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Wonder List #3
Augustine's Rule of Life
According to James K.A. Smith, in On the Road with Saint Augustine: A Real-World Spirituality for Restless Hearts, Saint Augustine spent his entire life living with other people. When he was conferred as Bishop of Hippo and his life “on the road” came to a screeching halt, he established a monastic community in Numidia, Roman North Africa. During that time, the Rule of Augustine—what Smith says is “the oldest monastic rule in the Western church”—was developed.
“The Rule is another example of Augustine’s spiritual realism: it is an honest, unsentimental guide for the challenges of living in community, well acquainted with the heart’s crooked bent toward selfishness, snobbery, greed, and exclusion,” Smith writes.
Below are eight “commandments” in the Rule, one from each chapter, that are as relevant for us today as they were at the end of the 4th century.
from Chapter I | Purpose and Basis of Common Life
“Let all of you then live together in oneness of mind and heart, mutually honoring God in yourselves, whose temples you have become.”
from Chapter II | Prayer
“When you pray to God in Psalms and hymns, think over in your hearts the words that come from your lips.”
from Chapter III | Moderation and Self-Denial
“When you come to table, listen until you leave to what is the custom to read, without disturbance or strife. Let not your mouths alone take nourishment but let your hearts too hunger for the words of God.”
from Chapter IV | Safeguarding, Chastity, and Fraternal Correction
“Whenever you go out, walk together, and when you reach your destination, stay together.”
from Chapter V | The Care of Community Goods and Treatment of the Sick
“In this way, no one shall perform any task for his own benefit but all your work shall be done for the common good, with greater zeal and more dispatch than if each one of you were to work for yourself alone. For charity, as it is written, is not self-seeking (1 Cor 13:5) meaning that it places the common good before its own, not its own before the common good. So whenever you show greater concern for the common good than for your own, you may know that you are growing in charity. Thus, let the abiding virtue of charity prevail in all things that minister to the fleeting necessities of life.”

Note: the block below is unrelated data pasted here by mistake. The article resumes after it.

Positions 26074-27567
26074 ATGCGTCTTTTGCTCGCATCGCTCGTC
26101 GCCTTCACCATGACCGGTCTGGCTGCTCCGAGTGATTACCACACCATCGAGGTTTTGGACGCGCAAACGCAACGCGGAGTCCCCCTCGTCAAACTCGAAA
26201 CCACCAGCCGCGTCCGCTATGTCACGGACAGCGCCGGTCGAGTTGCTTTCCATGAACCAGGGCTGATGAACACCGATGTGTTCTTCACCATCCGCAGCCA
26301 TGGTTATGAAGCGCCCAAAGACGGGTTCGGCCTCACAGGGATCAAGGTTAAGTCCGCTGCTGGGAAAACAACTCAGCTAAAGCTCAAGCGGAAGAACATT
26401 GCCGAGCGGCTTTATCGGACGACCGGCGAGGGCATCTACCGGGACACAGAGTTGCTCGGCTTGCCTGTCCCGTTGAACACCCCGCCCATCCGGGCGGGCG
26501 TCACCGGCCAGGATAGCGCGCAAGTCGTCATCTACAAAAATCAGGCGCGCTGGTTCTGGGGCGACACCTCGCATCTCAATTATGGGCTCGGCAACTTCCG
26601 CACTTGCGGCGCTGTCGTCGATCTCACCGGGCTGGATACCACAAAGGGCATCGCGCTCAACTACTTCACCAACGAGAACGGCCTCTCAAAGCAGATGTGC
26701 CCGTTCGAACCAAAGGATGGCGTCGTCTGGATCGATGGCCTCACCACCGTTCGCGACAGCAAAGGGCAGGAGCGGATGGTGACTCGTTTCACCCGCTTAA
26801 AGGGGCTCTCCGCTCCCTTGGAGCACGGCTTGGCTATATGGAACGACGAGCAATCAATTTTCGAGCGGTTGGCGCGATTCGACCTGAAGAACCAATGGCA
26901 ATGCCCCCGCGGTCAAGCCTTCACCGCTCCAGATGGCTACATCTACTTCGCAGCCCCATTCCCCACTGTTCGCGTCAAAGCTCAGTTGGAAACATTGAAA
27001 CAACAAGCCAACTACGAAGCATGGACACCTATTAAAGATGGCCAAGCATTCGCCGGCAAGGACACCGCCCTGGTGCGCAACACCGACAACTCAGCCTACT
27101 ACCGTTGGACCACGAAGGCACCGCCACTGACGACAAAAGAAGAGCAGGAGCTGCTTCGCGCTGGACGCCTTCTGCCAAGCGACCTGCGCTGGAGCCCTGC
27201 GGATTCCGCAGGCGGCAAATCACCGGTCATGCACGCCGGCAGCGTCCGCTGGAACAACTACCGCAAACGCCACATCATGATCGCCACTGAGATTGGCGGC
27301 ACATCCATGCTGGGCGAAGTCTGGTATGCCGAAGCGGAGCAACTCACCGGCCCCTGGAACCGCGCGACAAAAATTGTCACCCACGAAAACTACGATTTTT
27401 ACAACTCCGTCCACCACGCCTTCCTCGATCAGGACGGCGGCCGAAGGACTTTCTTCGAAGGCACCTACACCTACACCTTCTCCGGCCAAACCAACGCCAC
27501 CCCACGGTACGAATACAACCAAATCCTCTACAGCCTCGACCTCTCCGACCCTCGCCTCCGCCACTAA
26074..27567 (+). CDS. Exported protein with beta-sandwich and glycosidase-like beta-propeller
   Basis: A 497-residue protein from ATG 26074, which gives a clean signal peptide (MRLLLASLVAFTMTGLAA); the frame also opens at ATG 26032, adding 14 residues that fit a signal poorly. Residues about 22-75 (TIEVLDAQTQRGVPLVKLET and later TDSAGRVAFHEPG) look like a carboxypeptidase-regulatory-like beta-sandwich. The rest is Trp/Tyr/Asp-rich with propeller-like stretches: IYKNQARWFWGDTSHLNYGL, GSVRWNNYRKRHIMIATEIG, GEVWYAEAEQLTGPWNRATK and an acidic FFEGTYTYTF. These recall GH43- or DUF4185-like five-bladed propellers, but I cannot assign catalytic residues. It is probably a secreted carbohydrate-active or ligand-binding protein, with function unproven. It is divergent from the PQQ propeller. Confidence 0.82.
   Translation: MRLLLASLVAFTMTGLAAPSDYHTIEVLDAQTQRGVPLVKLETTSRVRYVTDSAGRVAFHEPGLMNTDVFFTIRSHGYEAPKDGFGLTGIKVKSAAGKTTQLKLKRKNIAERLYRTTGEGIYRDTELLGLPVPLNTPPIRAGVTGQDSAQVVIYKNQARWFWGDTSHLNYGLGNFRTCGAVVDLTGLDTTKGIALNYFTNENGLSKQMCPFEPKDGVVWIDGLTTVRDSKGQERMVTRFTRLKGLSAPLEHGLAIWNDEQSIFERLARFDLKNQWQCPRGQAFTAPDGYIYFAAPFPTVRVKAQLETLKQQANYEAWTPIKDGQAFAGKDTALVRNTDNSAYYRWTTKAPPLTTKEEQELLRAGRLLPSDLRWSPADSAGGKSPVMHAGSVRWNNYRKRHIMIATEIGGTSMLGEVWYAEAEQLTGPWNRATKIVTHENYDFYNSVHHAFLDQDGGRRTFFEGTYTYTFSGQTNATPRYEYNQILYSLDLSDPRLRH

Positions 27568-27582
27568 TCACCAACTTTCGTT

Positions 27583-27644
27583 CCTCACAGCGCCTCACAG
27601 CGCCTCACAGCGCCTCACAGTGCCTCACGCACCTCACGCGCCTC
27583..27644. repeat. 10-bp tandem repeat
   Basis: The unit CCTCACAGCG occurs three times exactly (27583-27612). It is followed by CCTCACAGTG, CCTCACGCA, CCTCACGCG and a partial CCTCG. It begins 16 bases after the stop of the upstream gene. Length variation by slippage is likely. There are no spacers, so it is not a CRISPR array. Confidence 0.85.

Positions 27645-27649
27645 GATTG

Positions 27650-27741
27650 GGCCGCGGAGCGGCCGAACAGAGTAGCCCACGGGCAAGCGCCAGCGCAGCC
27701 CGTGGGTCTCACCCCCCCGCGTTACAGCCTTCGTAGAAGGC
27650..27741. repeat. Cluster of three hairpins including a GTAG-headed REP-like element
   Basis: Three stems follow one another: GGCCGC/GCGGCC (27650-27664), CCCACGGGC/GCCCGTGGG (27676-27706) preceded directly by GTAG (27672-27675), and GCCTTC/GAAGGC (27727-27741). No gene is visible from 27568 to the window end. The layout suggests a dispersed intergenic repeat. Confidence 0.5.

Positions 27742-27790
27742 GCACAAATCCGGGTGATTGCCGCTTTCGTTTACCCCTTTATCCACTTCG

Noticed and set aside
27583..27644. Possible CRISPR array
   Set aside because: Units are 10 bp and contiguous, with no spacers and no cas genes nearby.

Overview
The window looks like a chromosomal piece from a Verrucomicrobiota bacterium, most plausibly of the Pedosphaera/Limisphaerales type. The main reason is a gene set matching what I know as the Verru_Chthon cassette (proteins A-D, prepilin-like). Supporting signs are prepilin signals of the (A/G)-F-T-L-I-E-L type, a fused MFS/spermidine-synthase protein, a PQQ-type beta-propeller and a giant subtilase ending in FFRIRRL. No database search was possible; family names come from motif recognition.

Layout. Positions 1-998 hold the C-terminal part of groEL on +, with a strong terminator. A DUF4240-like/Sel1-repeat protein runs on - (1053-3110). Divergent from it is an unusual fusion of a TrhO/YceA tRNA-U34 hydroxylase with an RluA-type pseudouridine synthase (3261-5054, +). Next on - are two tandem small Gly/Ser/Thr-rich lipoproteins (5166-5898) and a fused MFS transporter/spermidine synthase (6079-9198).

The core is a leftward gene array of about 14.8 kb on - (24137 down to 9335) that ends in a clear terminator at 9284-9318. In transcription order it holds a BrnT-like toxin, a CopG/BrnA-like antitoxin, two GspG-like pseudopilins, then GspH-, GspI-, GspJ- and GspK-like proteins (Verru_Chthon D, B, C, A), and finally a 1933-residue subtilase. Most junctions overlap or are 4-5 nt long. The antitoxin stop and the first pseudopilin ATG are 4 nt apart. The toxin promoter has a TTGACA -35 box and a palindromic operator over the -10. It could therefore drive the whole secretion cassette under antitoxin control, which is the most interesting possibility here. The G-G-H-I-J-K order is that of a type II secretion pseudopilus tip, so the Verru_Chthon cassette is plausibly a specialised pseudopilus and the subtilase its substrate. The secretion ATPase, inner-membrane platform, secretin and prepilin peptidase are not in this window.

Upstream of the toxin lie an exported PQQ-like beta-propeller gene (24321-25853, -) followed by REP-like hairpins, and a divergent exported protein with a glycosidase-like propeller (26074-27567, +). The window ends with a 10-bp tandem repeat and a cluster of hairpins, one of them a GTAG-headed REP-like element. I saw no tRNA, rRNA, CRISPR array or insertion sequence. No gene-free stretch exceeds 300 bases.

from Chapter VI | Asking Pardon and Forgiving Offenses
“You should either avoid quarrels altogether or else put an end to them as quickly as possible; otherwise, anger may grow into hatred, making a plank out of a splinter, and turn the soul into a murderer. For so you read: Everyone who hates his brother is a murderer (1 Jn 3:15).”
from Chapter VII | Governance and Obedience
“The superior, for his part, must not think himself fortunate in his exercise of authority but in his role as one serving you in love. In your eyes he shall hold the first place among you by the dignity of his office, but in fear before God he shall be as the least among you. He must show himself as an example of good works toward all. Let him admonish the unruly, cheer the fainthearted, support the weak, and be patient toward all (1 Thes 5:14). Let him uphold discipline while instilling fear. And though both are necessary, he should strive to be loved by you rather than feared, ever mindful that he must give an account of you to God.”
from Chapter VIII | Observance of the Rule
“The Lord grant that you may observe all these precepts in a spirit of charity as lovers of spiritual beauty, giving forth the good odor of Christ in the holiness of your lives: not as slaves living under the law but as men living in freedom under grace.”